College is a stressful place. If you’re not panicking about assignment deadlines, you are worried about paying your student loans off when you graduate. This is both the best of times and the worst of times! If you’re not careful, stress and anxiety could undermine this important time in your life, so read on for some handy tips to help you manage your stress better.
Louis Hernandez Jr highlights that according to a study by the Associated Press, 80% of college students have experienced some degree of stress in their daily lives. This is double the figures of a similar survey carried out five years previously.
Stress typically manifests as anxiety, sleeplessness, and depression. If stress isn’t tackled when the symptoms arise, it can lead to health problems and difficulties meeting course requirements. Some students even end up dropping out of college because they can’t cope with the demands of their course.
Stress and College Work
The work is a big stressor in any student’s life, unless you’re a genius and finding the course super easy. In which case, you need to push yourself harder!
There are several reasons why you might be having difficulties with the coursework. Are you unhappy with your major? Is the work too hard? Are your college professors not providing enough assistance?
Talk to your professor in the first instance, but if they are the problem, speak to a student advisor. Don’t let your work slide past the point of no return, or you might end up having to retake a year.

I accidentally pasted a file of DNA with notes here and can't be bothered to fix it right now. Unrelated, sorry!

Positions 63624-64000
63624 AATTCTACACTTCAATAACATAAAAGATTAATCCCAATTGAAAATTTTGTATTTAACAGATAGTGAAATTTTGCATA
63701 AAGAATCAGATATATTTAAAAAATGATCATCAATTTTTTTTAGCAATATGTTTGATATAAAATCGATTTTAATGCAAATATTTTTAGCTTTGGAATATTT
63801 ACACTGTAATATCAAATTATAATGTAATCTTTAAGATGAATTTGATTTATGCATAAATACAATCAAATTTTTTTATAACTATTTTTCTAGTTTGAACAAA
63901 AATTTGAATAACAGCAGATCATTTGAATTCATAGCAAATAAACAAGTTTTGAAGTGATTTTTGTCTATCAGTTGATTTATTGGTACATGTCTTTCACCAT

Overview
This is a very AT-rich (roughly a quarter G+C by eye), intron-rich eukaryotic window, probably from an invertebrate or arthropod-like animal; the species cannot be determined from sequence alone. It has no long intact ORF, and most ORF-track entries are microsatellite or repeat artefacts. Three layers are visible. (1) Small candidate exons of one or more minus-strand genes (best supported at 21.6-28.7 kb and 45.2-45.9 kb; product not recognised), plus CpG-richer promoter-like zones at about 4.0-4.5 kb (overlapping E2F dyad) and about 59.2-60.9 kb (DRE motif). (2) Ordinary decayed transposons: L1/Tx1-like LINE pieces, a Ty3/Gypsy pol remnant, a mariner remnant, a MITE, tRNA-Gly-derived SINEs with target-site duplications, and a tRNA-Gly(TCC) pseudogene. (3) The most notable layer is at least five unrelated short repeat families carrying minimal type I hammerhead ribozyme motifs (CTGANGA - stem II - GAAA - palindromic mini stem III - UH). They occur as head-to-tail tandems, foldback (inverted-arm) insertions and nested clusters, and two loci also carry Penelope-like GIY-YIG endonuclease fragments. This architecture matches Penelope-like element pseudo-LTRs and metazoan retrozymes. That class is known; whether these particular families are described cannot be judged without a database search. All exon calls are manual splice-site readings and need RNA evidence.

Stress and Money
Money is a huge problem for many students. They are supremely conscious of all the debt they are accruing, but they don’t have time to take on part-time jobs to ease their personal finances.
There are several ways to tackle this issue. First, look for grants and scholarships to help pay your tuition fees. Next, if you think you can cope with the extra workload, graduating as quickly as possible will reduce your debt burden.
Lastly, consider taking on at least one part-time job, even if it’s only providing tuition to other students or high school kids. There are plenty of flexible part-time gigs available online. Earning a few extra bucks could make a huge difference to your college budget.
Stress and the College Lifestyle
College is supposed to be fun, but often it is a huge ordeal. For many students, this is their first experience of living away from home. They find it hard to adjust to life away from mom and dad and becoming self-sufficient is a steep learning curve.
Don’t be afraid to admit you are struggling. It’s not easy making friends. Just because everyone else appears to be having a ball, it doesn’t mean they are any happier than you. Join clubs and societies and hang out with students who have similar interests. That way, it will be easier to make friends. And if it helps, make the trip home more often in the early days.
Make an appointment with a college counselor if stress is causing you problems. Their job is to help you acclimatize to college life!